Greetings from the Chairperson of the JCREES
Professor of the University of Tokyo,President of the Japanese Association
for the Study of Russian Language and Literature
With an Amur Tiger in Vladivostok
My warmest greetings to all my colleagues in Russian and Central/Eastern European studies!
Since I was elected to be the new chairperson of the JCREES in February 2013, I have been feeling excited at the great expectations of a new challenge.
Although the responsibility I have to bear is very heavy, I know at the same time that in my period in office, we will undertake a kind of journey,
filled with excitement and adventure, leading into the future of our discipline.
This period will be of particular importance to the JCREES, that is, for the whole body of Japanese Russian and Central/Eastern European studies.
First and foremost, our greatest task is doubtless to make the Ninth ICCEES World Congress a great success.
This unprecedented event is already close at hand―to be held in Makuhari, Chiba, in August 2015. As the first congress to be held outside Europe
in the history of the ICCEES, it will give, by making Japanese and Asian scholars’ presence vividly felt,
a great impetus to the worldwide academic community in the field of Russian and Central/Eastern European studies.
I hope this occasion will help all our colleagues to acquire a global viewpoint that goes beyond the European frame of reference.
Regrettably, the achievements of Japan’s Russian and Central/Eastern European studies are not yet well known outside Japan,
but we have already accumulated experience and knowledge in our field and are developing an extensive network of researchers in Asia,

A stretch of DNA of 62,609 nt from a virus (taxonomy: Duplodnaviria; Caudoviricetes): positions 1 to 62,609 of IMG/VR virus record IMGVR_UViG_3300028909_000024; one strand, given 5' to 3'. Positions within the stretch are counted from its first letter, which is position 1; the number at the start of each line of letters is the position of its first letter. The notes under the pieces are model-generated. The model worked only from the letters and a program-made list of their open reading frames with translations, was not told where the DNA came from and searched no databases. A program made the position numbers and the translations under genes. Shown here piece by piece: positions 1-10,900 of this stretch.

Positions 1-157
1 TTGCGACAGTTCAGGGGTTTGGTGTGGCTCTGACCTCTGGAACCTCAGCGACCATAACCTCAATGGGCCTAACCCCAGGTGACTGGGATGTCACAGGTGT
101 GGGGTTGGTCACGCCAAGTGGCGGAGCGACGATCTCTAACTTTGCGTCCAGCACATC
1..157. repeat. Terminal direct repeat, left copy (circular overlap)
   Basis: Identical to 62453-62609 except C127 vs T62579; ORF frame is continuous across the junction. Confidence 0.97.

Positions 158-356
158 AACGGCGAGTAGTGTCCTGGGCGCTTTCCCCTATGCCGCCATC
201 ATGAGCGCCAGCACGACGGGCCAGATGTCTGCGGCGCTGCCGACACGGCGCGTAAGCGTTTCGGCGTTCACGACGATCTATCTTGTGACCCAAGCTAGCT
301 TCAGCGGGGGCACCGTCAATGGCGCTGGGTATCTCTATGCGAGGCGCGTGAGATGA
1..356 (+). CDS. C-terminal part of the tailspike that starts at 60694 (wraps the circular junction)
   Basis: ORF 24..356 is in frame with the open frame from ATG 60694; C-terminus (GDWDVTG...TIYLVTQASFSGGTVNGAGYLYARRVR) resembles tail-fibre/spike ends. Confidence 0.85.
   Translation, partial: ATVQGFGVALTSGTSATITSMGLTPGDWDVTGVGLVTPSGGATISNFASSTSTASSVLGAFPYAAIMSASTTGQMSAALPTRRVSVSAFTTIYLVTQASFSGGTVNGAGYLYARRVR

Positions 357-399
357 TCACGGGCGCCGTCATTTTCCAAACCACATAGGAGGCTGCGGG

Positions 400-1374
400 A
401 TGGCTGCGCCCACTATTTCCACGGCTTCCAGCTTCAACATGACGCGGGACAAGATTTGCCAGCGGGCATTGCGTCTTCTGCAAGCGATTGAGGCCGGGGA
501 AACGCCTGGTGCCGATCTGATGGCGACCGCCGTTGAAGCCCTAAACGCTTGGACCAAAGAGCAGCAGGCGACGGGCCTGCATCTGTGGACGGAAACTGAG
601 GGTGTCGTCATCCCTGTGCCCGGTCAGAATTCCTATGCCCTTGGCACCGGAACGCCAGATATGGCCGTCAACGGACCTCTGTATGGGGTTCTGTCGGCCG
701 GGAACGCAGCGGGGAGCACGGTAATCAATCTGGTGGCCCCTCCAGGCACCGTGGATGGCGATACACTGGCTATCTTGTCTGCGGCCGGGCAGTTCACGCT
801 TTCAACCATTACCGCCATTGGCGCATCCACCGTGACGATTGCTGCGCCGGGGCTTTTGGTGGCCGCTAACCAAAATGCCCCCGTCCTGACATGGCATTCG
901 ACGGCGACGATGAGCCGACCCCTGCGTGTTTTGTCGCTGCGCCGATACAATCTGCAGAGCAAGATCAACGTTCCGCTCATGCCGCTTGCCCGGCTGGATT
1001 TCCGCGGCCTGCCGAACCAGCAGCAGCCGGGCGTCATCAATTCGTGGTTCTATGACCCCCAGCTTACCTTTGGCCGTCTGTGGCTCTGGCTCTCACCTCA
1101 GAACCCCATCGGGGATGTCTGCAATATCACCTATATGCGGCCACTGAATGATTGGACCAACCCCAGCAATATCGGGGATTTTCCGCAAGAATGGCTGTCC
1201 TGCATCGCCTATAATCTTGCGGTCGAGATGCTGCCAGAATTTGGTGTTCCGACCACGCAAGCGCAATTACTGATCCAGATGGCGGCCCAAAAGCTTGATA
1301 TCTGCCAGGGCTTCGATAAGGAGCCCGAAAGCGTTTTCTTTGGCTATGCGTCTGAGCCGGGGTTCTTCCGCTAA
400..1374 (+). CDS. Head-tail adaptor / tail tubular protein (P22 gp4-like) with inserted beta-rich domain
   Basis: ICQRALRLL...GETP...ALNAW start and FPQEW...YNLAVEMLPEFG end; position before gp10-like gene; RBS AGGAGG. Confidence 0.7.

inviting colleagues from China, Korea, Mongolia, India, and other Asian countries to join us. I sincerely hope that
the Makuhari Congress will be a great step forward into the future of our discipline and give all participants,
both from abroad and from Japan, great inspiration for the further development of their research.
Within the field of Russian and Central/Eastern European studies, there are, of course,
various ideological positions and diverse cultural backgrounds, and even within the Japanese academic community
it will not be easy to coordinate the Archives of several associations.
We do not expect, therefore, that the different opinions, tastes, and positions will easily dissolve
into unanimous agreement. We do hope, however, that by conducting dialogues, seeing each other face to face,
and listening to each other, we can convince ourselves that, in spite of differences in background, language,
and even political regime, we are united by the common enthusiasm of inquiry into the contemporary
Russian and Central/East European, or rather, “Eurasian,” world. Let us enjoy the enormous “heteroglossia”
of diverse voices and the simple universality of earnest scholarship that freely crosses cultural borders.